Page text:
After splitting time under center last season, quarterback Phillip Sims voiced some frustration about how his time with the Virginia Cavaliers was going. The one-time Alabama Crimson Tide transfer vowed to “get back to being me” following the 2012 season. When he spoke again with the media following spring practice on Saturday, it doesn’t appear that frustration has gotten any better this offseason. Is Sims souring on his UVA experience?
From his comments to the media, it is certainly sounding like it. When asked if he had been able to get back to being himself this offseason, Sims replied:
“It really looks like it’s headed in the opposite direction, but it is what it is. I’m here to play football, man. Nobody wants to hear the excuses about what’s going with this; how is this going? If I can’t be me, I got to be as close as I can be.
“It’s hard to kind of explain.”
Sims returns to Virginia for his junior season as the most experienced quarterback on the depth chart. In 2012, he appeared in 12 games, starting four, throwing for 1,263 yards with nine touchdowns and four interceptions. His experience, coupled with Michael Rocco, who split starts with Sims last year, transferring out, made Sims the likely favorite to be the starting quarterback in 2013.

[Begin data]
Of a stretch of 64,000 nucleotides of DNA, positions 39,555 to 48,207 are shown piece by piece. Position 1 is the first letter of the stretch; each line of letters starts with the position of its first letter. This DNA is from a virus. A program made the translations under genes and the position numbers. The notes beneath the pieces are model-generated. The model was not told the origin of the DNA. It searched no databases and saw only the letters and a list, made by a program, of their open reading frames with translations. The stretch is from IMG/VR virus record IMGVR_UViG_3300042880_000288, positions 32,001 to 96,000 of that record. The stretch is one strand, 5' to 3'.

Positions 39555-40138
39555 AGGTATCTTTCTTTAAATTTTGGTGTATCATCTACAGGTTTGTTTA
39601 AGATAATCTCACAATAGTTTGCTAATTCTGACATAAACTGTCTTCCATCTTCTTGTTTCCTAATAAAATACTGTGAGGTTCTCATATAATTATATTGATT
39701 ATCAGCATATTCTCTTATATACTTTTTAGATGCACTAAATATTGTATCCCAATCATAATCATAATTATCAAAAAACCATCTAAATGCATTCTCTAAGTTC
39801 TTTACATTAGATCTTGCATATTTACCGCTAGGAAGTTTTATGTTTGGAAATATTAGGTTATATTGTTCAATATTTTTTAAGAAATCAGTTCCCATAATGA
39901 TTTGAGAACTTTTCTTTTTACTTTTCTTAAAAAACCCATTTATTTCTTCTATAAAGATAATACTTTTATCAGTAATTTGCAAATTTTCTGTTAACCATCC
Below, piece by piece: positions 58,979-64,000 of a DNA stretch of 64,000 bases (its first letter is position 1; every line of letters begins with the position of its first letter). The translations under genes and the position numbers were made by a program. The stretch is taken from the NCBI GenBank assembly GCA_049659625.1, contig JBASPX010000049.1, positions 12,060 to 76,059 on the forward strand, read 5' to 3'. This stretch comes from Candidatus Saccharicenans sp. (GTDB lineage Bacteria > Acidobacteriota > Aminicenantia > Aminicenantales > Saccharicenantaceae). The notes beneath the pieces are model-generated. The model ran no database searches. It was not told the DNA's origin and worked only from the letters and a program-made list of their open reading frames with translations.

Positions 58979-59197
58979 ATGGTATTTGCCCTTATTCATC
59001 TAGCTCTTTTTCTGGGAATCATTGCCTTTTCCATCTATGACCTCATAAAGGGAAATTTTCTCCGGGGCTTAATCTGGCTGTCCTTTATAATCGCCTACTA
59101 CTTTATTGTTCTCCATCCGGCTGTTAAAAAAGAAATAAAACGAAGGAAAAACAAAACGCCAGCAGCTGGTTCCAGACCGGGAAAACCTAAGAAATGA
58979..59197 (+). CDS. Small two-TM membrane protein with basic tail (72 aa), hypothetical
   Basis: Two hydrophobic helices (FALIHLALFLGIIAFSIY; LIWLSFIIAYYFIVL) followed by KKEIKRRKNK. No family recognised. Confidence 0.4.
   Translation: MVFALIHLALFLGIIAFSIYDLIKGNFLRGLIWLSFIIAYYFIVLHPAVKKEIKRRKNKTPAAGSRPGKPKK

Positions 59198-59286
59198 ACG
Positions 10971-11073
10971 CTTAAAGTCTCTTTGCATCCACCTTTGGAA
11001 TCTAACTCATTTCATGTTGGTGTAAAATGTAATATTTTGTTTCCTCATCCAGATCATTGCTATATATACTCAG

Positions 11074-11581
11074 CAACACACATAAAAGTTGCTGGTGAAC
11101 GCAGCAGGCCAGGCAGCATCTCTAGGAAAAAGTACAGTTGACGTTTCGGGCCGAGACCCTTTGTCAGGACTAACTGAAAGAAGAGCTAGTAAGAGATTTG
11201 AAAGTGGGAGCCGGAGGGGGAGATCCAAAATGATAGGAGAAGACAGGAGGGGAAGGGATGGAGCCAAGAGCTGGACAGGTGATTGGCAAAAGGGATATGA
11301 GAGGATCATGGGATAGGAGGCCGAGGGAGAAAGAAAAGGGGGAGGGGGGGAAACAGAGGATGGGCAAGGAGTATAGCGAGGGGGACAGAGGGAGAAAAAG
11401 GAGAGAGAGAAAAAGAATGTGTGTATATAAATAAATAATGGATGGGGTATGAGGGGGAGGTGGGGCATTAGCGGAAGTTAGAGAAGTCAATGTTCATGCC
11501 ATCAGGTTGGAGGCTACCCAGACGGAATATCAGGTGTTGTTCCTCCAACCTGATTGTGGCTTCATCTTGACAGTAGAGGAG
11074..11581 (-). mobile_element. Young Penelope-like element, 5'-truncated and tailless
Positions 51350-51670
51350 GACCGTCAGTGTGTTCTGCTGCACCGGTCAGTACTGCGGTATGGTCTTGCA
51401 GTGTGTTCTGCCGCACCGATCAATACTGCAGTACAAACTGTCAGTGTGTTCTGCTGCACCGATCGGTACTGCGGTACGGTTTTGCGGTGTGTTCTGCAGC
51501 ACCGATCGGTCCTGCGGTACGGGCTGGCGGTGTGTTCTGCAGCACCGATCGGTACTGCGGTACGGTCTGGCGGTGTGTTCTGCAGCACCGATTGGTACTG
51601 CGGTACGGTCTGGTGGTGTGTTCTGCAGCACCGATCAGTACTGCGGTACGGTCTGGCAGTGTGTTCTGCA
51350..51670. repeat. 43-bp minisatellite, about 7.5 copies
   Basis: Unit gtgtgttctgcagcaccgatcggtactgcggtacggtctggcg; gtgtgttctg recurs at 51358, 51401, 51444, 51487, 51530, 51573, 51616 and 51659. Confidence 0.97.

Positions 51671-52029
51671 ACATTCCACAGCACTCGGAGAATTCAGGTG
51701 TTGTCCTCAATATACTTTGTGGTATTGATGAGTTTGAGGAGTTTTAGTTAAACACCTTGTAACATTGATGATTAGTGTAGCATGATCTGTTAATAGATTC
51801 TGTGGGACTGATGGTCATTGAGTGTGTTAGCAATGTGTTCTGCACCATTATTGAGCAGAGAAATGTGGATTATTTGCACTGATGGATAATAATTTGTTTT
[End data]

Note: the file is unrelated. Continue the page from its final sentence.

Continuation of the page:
Despite all of that experience, however, Sims found himself third on the depth chart this spring behind David Watford and Greyson Lambert. Head coach Mike London and offensive coordinator Steve Fairchild downplayed the significance of a spring depth chart and told reporters that the favorite for the position and the reps they take each day in practice are in constant flux.
The junior quarterback didn’t seem to completely buy that when asked about the depth chart by reporters.
“It is what it is. I don’t know nothing about how it came that way or what’s going on. It is what is is, man.”
That frustration could be leading to attitude issues that is making Sims clash with his coaching staff. It would be easy to understand it as Sims seemingly was enjoying his time at Alabama before transferring closer to home for a family issue. Being forced to a program that wasn’t your first choice and then getting used sparingly before being passed over in spring ball can be tough to swallow.
But if Virginia hopes to find success in a competitive ACC next season, they will need Sims to be a happy and productive member of the football team. Whatever it takes to let Sims “be himself,” the Virginia coaching staff needs to get it done and bring the talented and disgruntled quarterback into the mix.